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Prorogation explained: why time is now even tighter for MPs seeking to prevent a no-deal Brexit

The government’s highly controversial move to suspend parliament has narrowed the options for rebel MPs

By Hannah White  

Isabel Infantes/PA Wire/PA Images

Today’s announcement that the Queen has agreed to the government’s request to prorogue parliament, during the second week of its September sitting until the middle of October, signals Boris Johnson’s determination to prevent MPs meddling in its Brexit plans.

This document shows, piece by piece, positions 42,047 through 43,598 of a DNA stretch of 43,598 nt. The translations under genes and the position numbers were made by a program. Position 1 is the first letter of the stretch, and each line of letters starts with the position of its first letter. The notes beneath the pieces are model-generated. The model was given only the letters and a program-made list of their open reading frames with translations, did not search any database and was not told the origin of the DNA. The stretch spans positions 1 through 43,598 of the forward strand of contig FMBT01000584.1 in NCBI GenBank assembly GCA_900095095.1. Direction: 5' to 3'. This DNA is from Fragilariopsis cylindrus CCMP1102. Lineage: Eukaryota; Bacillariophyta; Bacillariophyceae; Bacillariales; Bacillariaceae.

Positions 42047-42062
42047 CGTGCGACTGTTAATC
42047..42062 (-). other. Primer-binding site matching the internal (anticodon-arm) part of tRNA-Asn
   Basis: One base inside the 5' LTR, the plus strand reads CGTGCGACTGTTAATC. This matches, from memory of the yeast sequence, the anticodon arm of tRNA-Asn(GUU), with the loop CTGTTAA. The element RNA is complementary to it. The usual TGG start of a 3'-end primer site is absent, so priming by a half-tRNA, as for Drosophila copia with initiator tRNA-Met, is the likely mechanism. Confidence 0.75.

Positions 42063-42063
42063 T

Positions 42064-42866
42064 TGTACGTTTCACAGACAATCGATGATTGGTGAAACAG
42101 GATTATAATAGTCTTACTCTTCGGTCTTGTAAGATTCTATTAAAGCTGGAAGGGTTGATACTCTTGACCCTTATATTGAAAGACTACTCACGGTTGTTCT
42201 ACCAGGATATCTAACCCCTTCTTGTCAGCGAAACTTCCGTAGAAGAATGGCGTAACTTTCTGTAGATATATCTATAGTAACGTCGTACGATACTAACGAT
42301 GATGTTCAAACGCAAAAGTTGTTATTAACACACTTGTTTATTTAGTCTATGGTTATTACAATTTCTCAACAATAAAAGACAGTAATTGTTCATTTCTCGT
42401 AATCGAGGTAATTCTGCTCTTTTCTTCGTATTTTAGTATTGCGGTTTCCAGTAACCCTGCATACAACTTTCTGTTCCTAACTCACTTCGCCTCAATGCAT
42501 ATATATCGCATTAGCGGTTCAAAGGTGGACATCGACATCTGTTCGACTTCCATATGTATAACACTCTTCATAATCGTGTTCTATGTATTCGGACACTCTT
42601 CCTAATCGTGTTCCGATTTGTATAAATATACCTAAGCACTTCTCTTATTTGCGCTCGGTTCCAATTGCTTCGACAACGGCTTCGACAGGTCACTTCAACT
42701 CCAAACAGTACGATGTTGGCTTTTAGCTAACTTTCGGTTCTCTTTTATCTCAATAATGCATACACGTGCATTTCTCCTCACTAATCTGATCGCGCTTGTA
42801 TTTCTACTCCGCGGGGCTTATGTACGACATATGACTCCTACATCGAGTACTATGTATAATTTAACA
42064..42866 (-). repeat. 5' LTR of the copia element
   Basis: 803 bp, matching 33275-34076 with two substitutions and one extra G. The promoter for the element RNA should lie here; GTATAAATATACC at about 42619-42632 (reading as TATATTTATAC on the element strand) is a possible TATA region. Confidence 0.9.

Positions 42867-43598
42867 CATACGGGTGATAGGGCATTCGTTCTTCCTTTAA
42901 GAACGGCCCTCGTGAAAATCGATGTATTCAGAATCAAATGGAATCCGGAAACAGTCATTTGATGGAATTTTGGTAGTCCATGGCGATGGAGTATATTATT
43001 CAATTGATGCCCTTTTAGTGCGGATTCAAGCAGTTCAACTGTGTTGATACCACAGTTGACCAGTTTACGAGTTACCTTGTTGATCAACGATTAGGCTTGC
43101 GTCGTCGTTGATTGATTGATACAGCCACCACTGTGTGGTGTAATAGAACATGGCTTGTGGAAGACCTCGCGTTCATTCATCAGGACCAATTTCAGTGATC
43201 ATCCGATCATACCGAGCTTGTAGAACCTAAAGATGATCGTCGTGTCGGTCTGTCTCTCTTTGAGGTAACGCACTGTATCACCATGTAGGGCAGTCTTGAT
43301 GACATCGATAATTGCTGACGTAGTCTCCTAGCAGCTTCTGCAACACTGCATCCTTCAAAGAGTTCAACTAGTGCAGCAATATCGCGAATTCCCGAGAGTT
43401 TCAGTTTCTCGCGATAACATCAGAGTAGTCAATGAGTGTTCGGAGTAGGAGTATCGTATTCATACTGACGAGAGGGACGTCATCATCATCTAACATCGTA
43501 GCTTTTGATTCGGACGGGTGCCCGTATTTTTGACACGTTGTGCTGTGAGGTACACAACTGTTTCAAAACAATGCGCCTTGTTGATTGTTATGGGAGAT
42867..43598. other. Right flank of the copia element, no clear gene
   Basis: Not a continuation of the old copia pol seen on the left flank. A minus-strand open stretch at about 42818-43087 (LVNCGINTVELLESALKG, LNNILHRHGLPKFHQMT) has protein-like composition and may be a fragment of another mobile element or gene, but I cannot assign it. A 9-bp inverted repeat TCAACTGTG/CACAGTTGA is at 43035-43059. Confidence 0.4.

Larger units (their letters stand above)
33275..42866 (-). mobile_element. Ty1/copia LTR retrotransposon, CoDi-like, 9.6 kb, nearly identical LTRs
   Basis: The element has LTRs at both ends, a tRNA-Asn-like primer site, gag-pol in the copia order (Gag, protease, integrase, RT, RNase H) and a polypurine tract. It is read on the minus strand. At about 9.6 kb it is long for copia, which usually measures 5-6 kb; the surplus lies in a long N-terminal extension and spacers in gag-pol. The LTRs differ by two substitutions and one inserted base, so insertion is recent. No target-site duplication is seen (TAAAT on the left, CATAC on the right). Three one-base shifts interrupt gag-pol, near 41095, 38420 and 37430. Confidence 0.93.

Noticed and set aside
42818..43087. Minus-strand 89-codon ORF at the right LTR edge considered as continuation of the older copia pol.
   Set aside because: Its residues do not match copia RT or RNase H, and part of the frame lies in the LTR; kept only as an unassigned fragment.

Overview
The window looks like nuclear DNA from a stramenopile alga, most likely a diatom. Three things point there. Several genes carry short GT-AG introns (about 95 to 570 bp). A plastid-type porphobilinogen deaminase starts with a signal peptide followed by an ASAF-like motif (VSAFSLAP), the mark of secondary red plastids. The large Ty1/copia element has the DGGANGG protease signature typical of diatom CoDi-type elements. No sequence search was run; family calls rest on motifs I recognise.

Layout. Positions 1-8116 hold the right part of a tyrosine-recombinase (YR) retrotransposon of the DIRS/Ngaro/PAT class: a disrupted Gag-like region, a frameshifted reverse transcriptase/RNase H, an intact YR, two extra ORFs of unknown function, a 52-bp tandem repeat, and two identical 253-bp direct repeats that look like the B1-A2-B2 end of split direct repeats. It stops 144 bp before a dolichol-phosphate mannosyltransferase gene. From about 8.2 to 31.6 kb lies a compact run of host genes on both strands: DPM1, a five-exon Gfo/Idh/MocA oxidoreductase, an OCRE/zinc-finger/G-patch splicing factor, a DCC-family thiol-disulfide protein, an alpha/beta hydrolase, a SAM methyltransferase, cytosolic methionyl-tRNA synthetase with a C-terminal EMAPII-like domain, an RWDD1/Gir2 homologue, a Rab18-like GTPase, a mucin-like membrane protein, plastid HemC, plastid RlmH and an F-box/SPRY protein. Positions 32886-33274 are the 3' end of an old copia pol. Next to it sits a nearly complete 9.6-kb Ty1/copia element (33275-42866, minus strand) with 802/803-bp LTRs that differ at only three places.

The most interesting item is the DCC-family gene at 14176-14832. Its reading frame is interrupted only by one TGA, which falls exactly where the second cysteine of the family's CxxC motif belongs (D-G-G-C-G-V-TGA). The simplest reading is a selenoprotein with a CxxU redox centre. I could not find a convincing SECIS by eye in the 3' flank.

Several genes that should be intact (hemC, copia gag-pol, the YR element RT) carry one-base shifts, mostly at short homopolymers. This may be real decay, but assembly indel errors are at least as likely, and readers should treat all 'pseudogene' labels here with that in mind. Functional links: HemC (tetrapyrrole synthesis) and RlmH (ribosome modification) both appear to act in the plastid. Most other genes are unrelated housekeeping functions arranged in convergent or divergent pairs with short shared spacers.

The significance of prorogation is twofold. First, it has taken the decision about whether to sit in September and October out of MPs’ hands. There had been indications that the government might not have won the normal Commons vote on the dates of a “conference recess” usually held over…

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